Law360 (February 1, 2021, 9:11 PM EST) -- The Biden administration has delivered a long-anticipated federal mask mandate seeking to smooth out a patchwork of state and local requirements and company policies, but the order could bring its own share of controversy, especially if authorities opt to charge violators or place them on no-fly lists.
Effective 11:59 p.m. Eastern time Monday, all U.S. travelers must wear face masks on planes, ferries, trains, subways, buses, taxis and ride-shares — or face the threat of fines and penalties under the new policy, augmenting the arsenal available to transportation providers and agencies to curb the spread of COVID-19.
The U.S. Centers for Disease Control and Prevention's late Friday order applies to passengers and workers in all modes of public transportation, as well as hubs such as airports, bus and ferry terminals, train and subway stations, seaports and ports of entry.
The policy builds on a Jan. 21 executive order from President Joe Biden by making it a violation of federal law to refuse to wear a mask while using public transportation. The policy comes with the threat of civil fines and criminal penalties, but experts say it remains to be seen just how robust enforcement will be.
What Changes Under the Mandate?
After nearly a year of mixed or lax enforcement in the absence of a federal mandate, the CDC order sends a strong signal that the federal government is fully supporting commercial airlines, trains, buses and other transportation providers that have already implemented their own face mask policies, experts say. Those rules now have more teeth.
"Relative to enforcement, it will be easier to say, 'The feds say we have to require this,' rather than just, 'It's our policy to require this,'" said Shayna M. van Hoften, chair of Hanson Bridgett LLP's public transit and transportation practice group. "From my perspective, the federal government is giving them cover, and also is providing new and better guidance on when exceptions apply for disability-related and similar reasons."
The mask mandate does not apply to children under the age of 2, people with a disability who cannot safely wear a mask because of their disability, as defined by the Americans with Disabilities Act, and those for whom a mask would create a risk to workplace health, safety or job duty, as determined by relevant workplace safety guidelines or federal regulations, according to the CDC.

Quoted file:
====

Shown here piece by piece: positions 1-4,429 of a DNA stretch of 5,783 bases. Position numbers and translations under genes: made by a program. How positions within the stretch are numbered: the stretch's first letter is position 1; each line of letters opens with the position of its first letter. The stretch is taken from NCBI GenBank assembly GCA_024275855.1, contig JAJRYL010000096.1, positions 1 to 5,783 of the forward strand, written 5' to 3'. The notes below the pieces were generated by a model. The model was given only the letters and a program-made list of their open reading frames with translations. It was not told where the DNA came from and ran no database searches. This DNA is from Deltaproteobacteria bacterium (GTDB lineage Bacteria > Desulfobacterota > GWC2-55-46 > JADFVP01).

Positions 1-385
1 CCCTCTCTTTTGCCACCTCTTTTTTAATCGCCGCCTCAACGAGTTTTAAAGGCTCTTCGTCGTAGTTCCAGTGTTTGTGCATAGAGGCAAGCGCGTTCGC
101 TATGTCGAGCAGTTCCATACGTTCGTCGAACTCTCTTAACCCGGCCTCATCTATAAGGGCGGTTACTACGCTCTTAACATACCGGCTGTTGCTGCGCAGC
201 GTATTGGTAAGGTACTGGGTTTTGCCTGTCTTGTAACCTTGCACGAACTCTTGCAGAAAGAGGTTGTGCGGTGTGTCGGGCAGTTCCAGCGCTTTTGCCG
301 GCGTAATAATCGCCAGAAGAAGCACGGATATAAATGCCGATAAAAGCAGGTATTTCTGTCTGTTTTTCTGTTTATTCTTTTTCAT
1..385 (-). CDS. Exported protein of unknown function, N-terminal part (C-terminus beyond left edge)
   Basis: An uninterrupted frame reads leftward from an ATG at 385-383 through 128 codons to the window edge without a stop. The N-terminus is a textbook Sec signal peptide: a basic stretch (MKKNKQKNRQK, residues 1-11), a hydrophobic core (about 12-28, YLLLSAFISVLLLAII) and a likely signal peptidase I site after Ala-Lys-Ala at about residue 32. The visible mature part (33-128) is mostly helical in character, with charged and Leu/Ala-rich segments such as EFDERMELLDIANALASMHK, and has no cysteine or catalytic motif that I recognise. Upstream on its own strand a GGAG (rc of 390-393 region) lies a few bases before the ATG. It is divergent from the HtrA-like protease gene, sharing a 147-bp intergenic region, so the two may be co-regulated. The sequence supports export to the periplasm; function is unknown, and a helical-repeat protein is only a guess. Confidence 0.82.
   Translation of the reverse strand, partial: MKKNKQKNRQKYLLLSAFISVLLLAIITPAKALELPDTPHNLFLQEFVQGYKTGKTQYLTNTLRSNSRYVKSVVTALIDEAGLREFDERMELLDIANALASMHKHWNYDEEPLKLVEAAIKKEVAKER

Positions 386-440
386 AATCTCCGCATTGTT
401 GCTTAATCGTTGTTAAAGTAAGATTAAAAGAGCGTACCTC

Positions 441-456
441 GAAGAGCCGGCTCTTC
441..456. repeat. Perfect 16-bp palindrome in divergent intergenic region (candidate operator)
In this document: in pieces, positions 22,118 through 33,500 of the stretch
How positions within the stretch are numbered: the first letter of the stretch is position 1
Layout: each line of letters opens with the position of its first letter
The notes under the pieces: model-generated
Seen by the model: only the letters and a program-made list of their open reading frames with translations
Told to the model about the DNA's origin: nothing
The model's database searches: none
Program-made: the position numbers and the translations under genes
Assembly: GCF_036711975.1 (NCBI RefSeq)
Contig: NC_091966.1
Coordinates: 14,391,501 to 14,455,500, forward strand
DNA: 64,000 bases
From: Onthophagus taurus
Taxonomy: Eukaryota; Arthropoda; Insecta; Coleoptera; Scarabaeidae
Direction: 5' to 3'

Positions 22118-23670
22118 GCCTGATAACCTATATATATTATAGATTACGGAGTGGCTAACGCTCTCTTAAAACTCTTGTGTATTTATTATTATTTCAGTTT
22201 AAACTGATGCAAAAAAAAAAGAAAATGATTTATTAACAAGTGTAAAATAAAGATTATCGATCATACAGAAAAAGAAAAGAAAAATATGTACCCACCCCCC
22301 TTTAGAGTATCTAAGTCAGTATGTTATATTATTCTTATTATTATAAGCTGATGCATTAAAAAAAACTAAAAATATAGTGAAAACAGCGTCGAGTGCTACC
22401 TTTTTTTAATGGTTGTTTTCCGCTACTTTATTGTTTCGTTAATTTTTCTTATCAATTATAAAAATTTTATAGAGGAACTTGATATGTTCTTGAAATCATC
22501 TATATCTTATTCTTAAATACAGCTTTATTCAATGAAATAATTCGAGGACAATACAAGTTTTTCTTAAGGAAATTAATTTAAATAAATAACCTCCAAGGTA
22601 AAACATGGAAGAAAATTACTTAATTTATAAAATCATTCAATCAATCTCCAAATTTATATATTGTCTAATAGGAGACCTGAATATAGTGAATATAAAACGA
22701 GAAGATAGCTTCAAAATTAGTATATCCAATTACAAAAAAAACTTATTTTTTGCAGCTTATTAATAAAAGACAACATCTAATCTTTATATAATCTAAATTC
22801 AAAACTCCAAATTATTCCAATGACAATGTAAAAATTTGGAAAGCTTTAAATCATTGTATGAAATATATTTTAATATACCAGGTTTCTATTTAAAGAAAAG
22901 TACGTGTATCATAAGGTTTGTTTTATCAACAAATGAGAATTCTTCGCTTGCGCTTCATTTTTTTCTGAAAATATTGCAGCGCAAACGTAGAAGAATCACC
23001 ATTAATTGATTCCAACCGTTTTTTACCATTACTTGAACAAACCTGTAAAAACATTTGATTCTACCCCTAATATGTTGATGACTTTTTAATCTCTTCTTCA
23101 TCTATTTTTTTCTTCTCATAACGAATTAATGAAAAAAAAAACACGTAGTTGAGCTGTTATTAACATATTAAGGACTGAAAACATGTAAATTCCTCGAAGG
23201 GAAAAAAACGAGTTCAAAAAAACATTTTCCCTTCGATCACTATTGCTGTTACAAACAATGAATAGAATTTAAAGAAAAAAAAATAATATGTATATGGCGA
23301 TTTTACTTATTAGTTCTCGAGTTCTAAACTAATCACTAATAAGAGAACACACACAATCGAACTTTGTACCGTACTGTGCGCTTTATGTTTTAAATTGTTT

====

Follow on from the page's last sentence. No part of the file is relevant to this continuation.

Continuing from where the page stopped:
Mask-wearing has become a particularly fraught issue at airports and on commercial flights, where confrontations between passengers and flight crews have been recorded and widely shared on social media.
"The industry has long pushed for a federal mask mandate, and while airlines have had very robust and thoughtful policies regarding the wearing of masks, having the failure to cooperate with them be an underlying federal violation — that gives airlines, flight crews and others the necessary tool in their regulatory enforcement arsenal," Anita Mosner, co-chair of Holland & Knight LLP's transportation industry group, told Law360. "To some extent, it will help drive compliance by actually being able to cite to something in black and white."
Amna Arshad, special counsel in Freshfields Bruckhaus Deringer LLP's aviation group, agreed, saying, "Airlines have been, since the beginning of the pandemic, trying to innovate in novel, unique ways for the benefit of their customer base to make travel safe."
"This is one way the government can support efforts at compliance," she said. "It gives airlines' mask policies a little more teeth because of the fact that passengers have not been federally required to wear masks."
Beyond potentially being banned from traveling on one specific carrier, violators of the mandate could now be red-flagged across other modes of transportation.
"The reality though is that there is now more risk for an individual who does not want to wear a mask when flying, riding a train or taking an intercity bus than in 2020," said Michael D. Wong, a partner with SmithAmundsen LLC. "Instead of simply being banned by one airline or transporter, they could face federal criminal charges and be put on a no-fly list, etc. While individuals could then legally challenge it, in all likelihood, it would be some time before it has progressed through the court system."